Psychological egoism - Individuals naturally act in their own interest; i.e., act to increase their own good or benefit. They cannot do otherwise. (See also, egoism handout)
Utilitarianism judges the moral values of an act based on whether its consequences yield more pleasure than pain for those persons concerned. It is teleological because it is concerned with the consequences, results or ends of actions rather than with motives. One applies the standard of the principle of utility. Mill states this principle as follows: "actions are right in proportion as they tend to promote happiness wrong as they tend to produce the reverse of happiness. By happiness is intended pleasure and the absence of pain" (Mill, Utilitarianism in Solomon,Martin, and Vaught 331).
Act utilitarianism considers only the pleasures and pains produced for those concerned in a single case. E.g., one might ask, Would one act of cheating on one test produce more pleasure than pain for all affected (teacher, all students in class, future employers, etc.)?
Rule utilitarianism applies the principle of utility to the rule of action involved. One determines the balance of pleasure and pain if that rule were followed in all similar cases. For example, one asks: If society adopted the rule that all students may cheat on exams, would this produce more pleasure than pain for society? In a sense one asks, "What would be the consequences if everybody does it?" Traditional moral rules such as "do not steal," "do not lie," etc. are adopted because they produce more pleasure than pain when generally followed.
Act and rule utilitarianism may reach the same or different conclusions when presented with a moral dilemma. For example, it is possible that in a single case theft or lying may produce more pleasure than pain (A starving family might steal a loaf of bread from a wealthy person who does not miss it. Someone might lie when asked by the Nazis if they know the whereabouts of any Jews). However, rules that permitted theft or lying would likely produce more pain than pleasure if generally followed. The outcome may depend on how general or specific the rule is. For example, lying in order to save a life versus lying in general.
Quantitative and Qualitative: Some forms of utilitarianism assume that there are different kinds and varying qualities of pleasure (Mill); others do not (Bentham). Qualitative utilitarians argue that mental pleasures and pains are different in kind and superior in quality to purely physical ones. Qualitative utilitarians must consider both quality and quantity. Quantitative utilitarians argue that mental pleasures and pains differ from physical ones only in terms of quantity. For a quantitative utilitarian the pleasure from eating an ice cream cone or reading a classic novel are of the same type. However, reading the classic novel might produce a greater quantity of pleasure due to fecundity or other factors. For a qualitative utilitarian eating an ice cream cone and reading a classic novel produce different types/qualities of pleasure.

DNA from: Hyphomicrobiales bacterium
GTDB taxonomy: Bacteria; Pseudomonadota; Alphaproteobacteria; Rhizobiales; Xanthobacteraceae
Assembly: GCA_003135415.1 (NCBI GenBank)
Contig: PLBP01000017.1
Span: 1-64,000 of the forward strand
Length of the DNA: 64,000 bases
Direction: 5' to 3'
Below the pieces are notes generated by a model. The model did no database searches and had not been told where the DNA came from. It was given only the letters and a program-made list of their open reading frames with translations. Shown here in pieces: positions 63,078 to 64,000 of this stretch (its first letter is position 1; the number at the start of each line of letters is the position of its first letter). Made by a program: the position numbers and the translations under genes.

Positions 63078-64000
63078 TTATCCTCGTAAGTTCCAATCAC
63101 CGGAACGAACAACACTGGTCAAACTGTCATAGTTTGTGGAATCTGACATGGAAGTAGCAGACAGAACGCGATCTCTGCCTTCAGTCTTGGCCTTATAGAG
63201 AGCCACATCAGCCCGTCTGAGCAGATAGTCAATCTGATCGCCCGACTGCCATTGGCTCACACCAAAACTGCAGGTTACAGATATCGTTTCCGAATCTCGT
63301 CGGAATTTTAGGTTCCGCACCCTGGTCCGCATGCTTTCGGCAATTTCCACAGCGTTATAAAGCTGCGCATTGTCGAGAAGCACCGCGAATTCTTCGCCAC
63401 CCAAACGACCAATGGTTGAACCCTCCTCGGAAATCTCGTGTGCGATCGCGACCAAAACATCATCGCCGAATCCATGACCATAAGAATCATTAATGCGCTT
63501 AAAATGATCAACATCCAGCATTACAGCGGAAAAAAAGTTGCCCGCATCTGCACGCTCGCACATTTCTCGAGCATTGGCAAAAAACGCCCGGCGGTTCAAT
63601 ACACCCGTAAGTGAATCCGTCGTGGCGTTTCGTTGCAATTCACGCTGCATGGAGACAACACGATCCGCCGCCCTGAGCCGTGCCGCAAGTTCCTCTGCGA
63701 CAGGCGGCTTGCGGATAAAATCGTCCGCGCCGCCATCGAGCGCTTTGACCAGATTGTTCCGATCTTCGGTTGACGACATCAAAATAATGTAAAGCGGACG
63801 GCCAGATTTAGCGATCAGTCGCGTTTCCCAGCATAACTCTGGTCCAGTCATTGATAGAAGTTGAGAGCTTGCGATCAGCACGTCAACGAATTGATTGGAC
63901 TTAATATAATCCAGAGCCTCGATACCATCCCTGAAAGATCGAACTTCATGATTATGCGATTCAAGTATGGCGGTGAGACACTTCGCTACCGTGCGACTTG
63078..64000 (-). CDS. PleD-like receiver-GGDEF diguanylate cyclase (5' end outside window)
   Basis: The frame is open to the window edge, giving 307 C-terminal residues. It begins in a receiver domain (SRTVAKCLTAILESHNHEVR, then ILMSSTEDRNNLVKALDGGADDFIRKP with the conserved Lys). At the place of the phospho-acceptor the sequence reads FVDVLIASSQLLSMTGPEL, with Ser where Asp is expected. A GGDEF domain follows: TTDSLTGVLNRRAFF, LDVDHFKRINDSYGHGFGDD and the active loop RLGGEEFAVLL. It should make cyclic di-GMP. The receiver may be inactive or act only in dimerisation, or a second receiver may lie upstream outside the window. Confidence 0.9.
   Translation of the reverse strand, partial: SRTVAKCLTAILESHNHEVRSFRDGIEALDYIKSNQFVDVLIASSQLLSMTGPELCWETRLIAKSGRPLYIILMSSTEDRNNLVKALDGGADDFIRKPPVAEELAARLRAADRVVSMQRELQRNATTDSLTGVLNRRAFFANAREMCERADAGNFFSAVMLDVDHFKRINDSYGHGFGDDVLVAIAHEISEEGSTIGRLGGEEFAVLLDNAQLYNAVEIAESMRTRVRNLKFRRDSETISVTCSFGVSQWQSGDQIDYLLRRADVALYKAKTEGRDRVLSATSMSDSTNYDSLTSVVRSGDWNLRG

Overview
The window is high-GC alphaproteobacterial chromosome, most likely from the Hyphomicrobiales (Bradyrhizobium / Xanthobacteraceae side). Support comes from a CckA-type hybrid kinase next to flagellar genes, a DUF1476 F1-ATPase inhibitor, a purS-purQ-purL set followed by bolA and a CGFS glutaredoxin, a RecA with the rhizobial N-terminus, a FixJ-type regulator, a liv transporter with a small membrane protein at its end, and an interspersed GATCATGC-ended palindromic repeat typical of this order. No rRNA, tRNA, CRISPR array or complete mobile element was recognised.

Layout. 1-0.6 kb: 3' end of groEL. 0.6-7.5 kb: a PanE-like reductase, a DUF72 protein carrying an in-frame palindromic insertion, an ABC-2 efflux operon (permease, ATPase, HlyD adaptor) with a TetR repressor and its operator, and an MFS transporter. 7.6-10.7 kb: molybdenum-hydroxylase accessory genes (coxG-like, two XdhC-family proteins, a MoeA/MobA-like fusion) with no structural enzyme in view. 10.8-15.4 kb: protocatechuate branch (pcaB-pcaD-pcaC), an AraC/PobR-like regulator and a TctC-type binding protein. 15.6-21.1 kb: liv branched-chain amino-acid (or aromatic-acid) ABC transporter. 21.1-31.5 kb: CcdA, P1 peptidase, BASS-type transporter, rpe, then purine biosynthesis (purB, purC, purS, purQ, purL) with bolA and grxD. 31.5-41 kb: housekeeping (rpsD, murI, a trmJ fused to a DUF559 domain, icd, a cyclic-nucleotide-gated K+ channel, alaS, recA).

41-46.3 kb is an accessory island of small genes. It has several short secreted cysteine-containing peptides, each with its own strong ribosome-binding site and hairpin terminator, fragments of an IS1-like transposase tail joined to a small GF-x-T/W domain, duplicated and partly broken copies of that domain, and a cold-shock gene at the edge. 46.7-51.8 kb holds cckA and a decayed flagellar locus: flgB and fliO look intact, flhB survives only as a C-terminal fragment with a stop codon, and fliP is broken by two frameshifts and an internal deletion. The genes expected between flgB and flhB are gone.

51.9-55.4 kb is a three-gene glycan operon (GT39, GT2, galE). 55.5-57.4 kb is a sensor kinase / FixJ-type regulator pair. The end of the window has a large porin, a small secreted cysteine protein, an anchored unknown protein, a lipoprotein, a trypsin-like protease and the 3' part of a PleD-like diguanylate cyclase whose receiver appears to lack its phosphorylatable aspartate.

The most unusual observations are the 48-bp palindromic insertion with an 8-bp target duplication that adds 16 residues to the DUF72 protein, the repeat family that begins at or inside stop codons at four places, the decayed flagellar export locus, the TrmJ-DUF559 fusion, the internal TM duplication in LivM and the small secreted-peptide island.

Thus we can divide utilitarians into at least four camps: Quantitative Act, Qualitative Act, Quantitative Rule, and Qualitative Rule.
Relativism (in ethics)- In ethics, the view that the definition of the good varies from person to person, place to place, or time to time. The good is not absolute, objective, or universal. Note that relativism in ethics is often further subdivided. Cultural relativism holds that ethics are relative to a specific social group. There are no universal cross-cultural norms. Personal,non-cognitive ethical relativism (emotivism and prescriptivism) holds that moral judgments are non-cognitive. They express feelings of approval or disapproval and/or are performative language. This form of relativism often argues that ethics are relative to each person. Sometimes it is labeled subjectivism.